The CityLAB SIR team believes that a GDS policy for Hamilton should serve the interests of Hamiltonians. To ensure a policy is formulated and implemented through an EDI framework (equity, diversity, and inclusion), it is first important to consider what the challenges are of having a GDS policy in Hamilton.
While making our buildings resilient against the impacts of climate change is extremely important, housing affordability concerns are valid and must be addressed. It is a common concern that GDS buildings will be more expensive since they have to meet standards that may rely on more expensive materials and equipment. As these materials and equipment become more utilized, it is likely these costs will also decrease. However, we know this won’t occur immediately, and costs of new developments will still increase1. How much this increase will be is also dependent on the type of features covered by the Green Development Standard and which are required or incentivized.
Lack of Community Engagement:
Although there are many ways in which GDS can be developed and applied, some are more environmentally and socially beneficial than others. For example, a voluntary approach to GDS, which mainly focuses on recognizing and praising developments that meet certain standards, does not do much for reducing emissions in a community. This can also be said about standards that allow for developers to pick and choose which sustainable metrics to implement off of a generated list, where the only requirement is to meet a threshold of standards. This can give too much freedom to developers, and can lead to ‘green-washing’ of developments that really do not contribute much to reducing emissions and improving community connectedness. However, due to the lack of effort being made to inform and engage the public about GDS, any approaches that are currently being recommended are likely to favour what developers would like to see, and not the Hamiltonians who will live in and around new developments.
Although there are many ways in which GDS can be developed and applied, some are more environmentally and socially beneficial than others. For example, a voluntary approach to GDS is not as effective at reducing emissions in a community. In this approach, developers can pick and choose what sustainable metrics to implement in their design from a generated list as long as they satisfy the minimum threshold of standards. This allows the developers the freedom to choose metrics in their best interest which can lead to 'green washing', where developments do not contribute greatly to reducing emissions and improving community connectedness. Notably, due to the lack of effort to inform and engage the public about GDS in Hamilton, any approaches that are currently being recommended are likely to favour developer interests and not Hamiltonians who will live in and around these new developments.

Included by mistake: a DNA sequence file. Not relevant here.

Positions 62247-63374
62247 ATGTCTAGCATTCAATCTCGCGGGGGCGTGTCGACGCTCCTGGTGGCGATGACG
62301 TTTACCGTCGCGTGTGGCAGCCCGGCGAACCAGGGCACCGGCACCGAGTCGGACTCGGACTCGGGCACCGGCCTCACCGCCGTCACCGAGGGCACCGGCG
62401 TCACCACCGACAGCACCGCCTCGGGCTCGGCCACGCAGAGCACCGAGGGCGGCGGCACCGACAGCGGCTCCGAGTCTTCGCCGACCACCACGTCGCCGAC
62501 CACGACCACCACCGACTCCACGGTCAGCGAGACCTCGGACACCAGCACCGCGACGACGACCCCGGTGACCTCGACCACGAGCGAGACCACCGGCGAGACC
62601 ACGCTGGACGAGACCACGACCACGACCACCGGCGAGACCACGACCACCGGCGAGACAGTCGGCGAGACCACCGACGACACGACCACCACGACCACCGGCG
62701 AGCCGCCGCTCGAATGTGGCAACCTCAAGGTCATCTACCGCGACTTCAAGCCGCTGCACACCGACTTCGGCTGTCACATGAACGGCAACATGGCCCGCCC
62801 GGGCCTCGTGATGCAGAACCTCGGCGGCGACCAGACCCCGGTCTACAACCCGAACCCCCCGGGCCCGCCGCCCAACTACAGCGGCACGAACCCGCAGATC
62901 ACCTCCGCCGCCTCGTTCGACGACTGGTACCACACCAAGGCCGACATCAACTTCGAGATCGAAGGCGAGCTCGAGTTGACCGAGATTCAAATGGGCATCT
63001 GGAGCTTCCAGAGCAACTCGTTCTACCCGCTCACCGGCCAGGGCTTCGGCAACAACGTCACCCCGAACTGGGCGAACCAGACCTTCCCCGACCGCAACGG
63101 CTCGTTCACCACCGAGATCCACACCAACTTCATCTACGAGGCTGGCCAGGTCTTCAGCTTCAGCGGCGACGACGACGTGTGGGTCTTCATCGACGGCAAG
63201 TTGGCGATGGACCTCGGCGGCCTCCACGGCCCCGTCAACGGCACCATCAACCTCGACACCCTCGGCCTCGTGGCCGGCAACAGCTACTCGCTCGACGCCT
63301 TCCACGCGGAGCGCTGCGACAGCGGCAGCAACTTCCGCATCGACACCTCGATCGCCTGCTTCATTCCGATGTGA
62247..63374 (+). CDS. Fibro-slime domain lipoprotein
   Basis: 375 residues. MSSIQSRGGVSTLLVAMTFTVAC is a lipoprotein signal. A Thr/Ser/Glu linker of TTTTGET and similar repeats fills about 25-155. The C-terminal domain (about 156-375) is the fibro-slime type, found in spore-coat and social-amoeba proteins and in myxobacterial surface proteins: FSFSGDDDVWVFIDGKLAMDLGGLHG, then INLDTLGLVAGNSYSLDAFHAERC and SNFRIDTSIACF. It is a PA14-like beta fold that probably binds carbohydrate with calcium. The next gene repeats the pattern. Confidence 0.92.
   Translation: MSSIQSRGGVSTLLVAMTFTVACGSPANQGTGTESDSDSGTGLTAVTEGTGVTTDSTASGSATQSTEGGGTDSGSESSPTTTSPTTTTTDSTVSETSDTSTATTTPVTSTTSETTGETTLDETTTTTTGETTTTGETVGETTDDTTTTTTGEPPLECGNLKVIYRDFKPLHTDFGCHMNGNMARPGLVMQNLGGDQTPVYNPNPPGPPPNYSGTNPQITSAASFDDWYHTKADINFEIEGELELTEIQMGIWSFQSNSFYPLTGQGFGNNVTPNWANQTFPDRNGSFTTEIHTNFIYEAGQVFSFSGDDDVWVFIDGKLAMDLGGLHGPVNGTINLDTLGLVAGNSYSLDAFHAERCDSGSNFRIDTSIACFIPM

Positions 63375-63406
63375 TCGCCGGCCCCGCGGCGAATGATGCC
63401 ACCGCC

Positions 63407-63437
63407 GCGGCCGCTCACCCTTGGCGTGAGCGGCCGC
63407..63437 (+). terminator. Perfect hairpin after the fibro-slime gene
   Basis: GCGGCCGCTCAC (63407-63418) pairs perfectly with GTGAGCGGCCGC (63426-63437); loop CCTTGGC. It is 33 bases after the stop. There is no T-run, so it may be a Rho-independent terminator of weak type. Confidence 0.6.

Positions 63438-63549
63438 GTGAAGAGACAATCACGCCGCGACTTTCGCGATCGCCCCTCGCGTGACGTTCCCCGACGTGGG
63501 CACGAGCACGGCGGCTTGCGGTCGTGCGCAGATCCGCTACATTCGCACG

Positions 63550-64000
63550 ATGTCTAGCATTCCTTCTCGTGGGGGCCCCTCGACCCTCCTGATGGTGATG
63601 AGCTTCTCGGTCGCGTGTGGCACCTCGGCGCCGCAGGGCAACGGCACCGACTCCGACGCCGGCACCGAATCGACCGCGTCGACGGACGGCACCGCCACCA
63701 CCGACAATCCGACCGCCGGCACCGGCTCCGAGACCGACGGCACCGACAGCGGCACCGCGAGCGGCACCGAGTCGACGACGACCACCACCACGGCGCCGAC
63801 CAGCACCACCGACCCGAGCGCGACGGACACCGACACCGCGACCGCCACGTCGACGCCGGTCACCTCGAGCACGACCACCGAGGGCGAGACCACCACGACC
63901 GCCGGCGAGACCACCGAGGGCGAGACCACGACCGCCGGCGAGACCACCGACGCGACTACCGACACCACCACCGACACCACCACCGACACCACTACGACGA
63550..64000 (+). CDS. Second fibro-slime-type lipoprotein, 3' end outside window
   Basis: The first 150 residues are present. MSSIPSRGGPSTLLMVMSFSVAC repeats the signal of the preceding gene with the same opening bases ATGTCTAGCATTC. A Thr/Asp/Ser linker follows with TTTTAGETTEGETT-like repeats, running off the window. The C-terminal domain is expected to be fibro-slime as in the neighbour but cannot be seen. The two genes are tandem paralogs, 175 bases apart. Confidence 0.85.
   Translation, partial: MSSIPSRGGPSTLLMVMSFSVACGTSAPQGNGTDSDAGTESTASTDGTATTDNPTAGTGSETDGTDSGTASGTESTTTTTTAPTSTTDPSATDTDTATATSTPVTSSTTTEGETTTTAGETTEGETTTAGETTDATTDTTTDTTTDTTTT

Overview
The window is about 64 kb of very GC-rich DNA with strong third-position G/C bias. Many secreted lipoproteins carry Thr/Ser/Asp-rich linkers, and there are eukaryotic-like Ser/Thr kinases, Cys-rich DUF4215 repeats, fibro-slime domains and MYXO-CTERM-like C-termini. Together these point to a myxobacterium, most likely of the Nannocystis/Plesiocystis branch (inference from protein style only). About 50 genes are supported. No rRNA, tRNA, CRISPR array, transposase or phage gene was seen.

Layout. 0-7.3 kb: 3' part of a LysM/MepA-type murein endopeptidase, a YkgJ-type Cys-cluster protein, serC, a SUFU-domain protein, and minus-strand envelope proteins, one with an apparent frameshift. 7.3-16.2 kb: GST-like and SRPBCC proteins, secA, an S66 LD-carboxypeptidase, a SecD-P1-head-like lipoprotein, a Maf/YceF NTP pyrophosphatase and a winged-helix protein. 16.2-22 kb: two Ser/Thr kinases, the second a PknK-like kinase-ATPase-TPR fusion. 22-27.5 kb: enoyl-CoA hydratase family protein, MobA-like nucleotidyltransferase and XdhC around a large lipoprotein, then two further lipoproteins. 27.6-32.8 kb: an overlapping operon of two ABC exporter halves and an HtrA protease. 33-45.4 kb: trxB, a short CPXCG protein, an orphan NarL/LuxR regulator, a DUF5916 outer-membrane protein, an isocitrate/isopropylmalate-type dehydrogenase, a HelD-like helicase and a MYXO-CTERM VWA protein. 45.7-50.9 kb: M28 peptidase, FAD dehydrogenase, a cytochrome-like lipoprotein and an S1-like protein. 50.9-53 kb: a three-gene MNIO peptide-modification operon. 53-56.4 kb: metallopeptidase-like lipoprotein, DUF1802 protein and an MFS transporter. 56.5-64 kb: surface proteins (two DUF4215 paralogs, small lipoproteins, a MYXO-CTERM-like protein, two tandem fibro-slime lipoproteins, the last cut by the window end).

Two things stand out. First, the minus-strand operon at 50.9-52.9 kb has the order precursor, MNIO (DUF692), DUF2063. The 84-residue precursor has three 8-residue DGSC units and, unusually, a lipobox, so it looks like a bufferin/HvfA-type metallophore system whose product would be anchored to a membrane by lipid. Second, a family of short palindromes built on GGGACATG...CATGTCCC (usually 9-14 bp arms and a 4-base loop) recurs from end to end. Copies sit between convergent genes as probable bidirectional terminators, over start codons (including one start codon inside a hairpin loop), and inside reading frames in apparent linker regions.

Applying an EDI Framework to GDS
As the CityLAB student team became more aware of the challenges and barriers of creating GDS in Hamilton, it was clear that any GDS promotion in Hamilton must be inclusive. Hamiltonian’s needs must be at the forefront of a GDS policy. When the needs of the community are prioritized, the previously mentioned challenges can be tackled.
For example, while affordability is a concern due to potential increased development costs, actions can be taken to mitigate the cost incurred by renters and homeowners. The Town of Whitby outlines in its Green Standards metrics for improving stormwater management, waste management, energy efficiency, and interestingly, affordability. Affordability is listed as a metric under its principle of “Equity and Local Economy”2. Mandatory and voluntary affordability metrics in the Whitby Green Standards promote sustainable living that is more inclusive and accessible2. We believe Hamilton should adopt a similar standard when developing its GDS.
As for the GDS approach Hamilton adopts, we believe that community members should be engaged in the process to ensure that the chosen sustainable standards serve to improve community resilience against climate change and promote connectedness. By including mandatory measures in a Hamilton GDS, we believe that certain actions will improve energy efficiency, reduce emissions and improve community health3.
- Government of British Columbia. (n.d.) Frequently Asked Questions. Energy Step Code. Retried December 5, 2021, from http://www.energystepcode.ca/faq/
- Town of Whitby. (n.d.) Site Plan Application Checklist. Retrieved December 5, 2021, from https://connectwhitby.ca/16404/widgets/64608/documents/48281
- Cipriani, V., & Behan, K. (2020). Towards low carbon communities: Creating municipal green development standards. Clean Air Partnership. https://www.cleanairpartnership.org/wp-content/uploads/2020/10/GDS-toolkit.pdf